Calvin Klein has gone from an obsession to being Obsessed — and it has reunited a legendary duo to make the point.
The brand’s new fragrances, Obsessed for Women and Obsessed for Men, which hit counters next month, are a modern interpretation of one of the biggest fragrance blockbusters — and iconic ad campaigns — of all time: Obsession. And Mario Sorrenti and Kate Moss, the respective photographer and face of the original 1993 campaign have resurfaced in those roles for the fragrance’s second coming.
Obsessed was the brainchild of Raf Simons, chief creative officer at Calvin Klein, who made the project one of his first orders of business upon taking over the top creative spot last year.
“I suppose you could say we were obsessed by Obsession. If one thing summed up Calvin Klein for us visually, it was Mario Sorrenti’s Obsession campaign with Kate Moss,” said Simons, who conceptualized the campaign and the name of the fragrance.
“I felt very nostalgic looking at the archive of the original shoot. I had not seen many of these photos before and it feels great that they are still so relevant,” said Moss.
Amidst the departure of Francisco Costa, longtime Calvin Klein creative director, and the appointment of Simons last year, a return to its roots has been the brand’s mantra. This extends from the designer’s first ready-to-wear collection that hit the runway in February to its marketing efforts and will even dictate the brand’s approximately $800 million fragrance business.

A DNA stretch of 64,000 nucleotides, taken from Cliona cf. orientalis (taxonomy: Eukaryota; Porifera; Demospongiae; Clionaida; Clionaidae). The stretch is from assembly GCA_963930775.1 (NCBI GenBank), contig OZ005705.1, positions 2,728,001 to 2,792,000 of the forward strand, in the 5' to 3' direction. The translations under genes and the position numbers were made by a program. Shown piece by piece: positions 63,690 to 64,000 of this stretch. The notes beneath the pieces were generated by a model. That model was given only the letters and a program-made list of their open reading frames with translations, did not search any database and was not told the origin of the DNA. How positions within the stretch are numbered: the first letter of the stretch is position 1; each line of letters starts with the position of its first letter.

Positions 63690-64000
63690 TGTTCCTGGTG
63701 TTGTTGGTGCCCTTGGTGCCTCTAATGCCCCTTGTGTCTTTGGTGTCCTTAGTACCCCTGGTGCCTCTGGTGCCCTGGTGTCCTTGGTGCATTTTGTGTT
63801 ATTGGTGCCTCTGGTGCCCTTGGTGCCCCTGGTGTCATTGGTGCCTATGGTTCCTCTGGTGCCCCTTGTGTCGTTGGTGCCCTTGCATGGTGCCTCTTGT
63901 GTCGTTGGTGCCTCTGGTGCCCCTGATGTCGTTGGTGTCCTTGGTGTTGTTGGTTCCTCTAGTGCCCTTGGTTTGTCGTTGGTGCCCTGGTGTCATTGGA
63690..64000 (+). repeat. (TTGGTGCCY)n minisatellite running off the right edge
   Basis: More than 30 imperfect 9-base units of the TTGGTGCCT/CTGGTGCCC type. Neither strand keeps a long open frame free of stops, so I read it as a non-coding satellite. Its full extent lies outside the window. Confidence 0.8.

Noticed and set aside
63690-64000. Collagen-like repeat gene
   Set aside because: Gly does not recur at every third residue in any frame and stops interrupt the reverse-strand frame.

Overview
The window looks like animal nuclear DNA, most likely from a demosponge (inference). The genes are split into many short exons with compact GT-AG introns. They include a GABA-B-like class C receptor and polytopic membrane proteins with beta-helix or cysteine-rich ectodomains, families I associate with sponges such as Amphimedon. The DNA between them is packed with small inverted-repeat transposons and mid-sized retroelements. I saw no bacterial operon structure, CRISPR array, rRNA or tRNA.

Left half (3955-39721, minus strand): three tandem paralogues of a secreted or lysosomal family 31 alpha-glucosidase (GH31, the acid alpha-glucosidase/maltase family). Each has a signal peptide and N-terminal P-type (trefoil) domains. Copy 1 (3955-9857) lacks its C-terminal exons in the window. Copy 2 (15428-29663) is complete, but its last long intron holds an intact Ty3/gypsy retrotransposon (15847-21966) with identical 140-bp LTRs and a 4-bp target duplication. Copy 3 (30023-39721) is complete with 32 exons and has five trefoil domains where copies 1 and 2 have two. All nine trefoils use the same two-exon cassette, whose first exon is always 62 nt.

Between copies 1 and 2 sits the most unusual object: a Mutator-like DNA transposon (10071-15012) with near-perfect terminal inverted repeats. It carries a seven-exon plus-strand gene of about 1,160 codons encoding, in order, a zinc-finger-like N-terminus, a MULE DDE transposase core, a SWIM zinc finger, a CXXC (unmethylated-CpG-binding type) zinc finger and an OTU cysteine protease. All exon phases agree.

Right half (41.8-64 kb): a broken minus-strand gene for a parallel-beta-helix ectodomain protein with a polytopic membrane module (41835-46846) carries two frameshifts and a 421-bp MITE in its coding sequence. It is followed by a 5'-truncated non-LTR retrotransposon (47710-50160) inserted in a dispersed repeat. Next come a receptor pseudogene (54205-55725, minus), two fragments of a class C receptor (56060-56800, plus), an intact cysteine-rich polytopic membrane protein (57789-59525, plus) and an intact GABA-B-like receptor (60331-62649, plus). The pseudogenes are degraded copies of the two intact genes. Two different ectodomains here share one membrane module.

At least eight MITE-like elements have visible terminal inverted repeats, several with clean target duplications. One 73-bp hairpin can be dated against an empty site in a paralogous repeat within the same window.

It was this desire to revisit Calvin Klein’s heyday that gave way to Obsessed. After all, along with Eternity, it was Obsession that helped catapult Calvin Klein’s fragrance portfolio into a billion-dollar business in the Eighties and Nineties.
“It lived in our heads for so many years and became a touchstone of sensuality when we arrived at Calvin Klein. We thought about a scent that could reflect such an idea of memory and desire for today. Of male and female, of the memory of somebody else on your skin,” said Simons, who delved into the archives for inspiration.
He exhumed more than 250 never-before-seen prints that Sorrenti shot of muse and girlfriend at the time, Moss, for Obsession’s 1993 ad campaign. This was the beginning of Obsessed — the first scent formulated with Simons at the helm of the American fashion house.
Olfactively, Obsessed differs from Obsession (the female version of Obsessed has a base of white lavender and the male a heart of black vanilla), according to Edgar Huber, president of Coty Luxury at Coty Inc., which holds the Calvin Klein fragrance license — but Sorrenti and Moss’ campaign is nearly identical in look and feel to their first go round. In fact, the campaign for Obsessed actually contains no new imagery. The ads are based wholly on photos from the original shoot.
It could be assumed that the brand was able to keep budgets to a minimum — as there was no casting, location scouting or any of the other costs typically associated with a photoshoot of this magnitude — but some obvious tweaks were made for Obsessed.
One change is that Sorrenti reedited the photos he took of Moss in 1993 — with the addition of the new rounder, fuller and translucent bottles — to depict the story in a more contemporary way. While Moss is the face of the Obsessed masterbrand, Calvin Klein got a little creative with Obsessed for Men. Instead of using a model, Sorrenti himself is the face of the men’s version, thanks to an outtake from the original shoot. The photographer swapped roles with Moss, who shot a rare series of images of Sorrenti in front of the camera.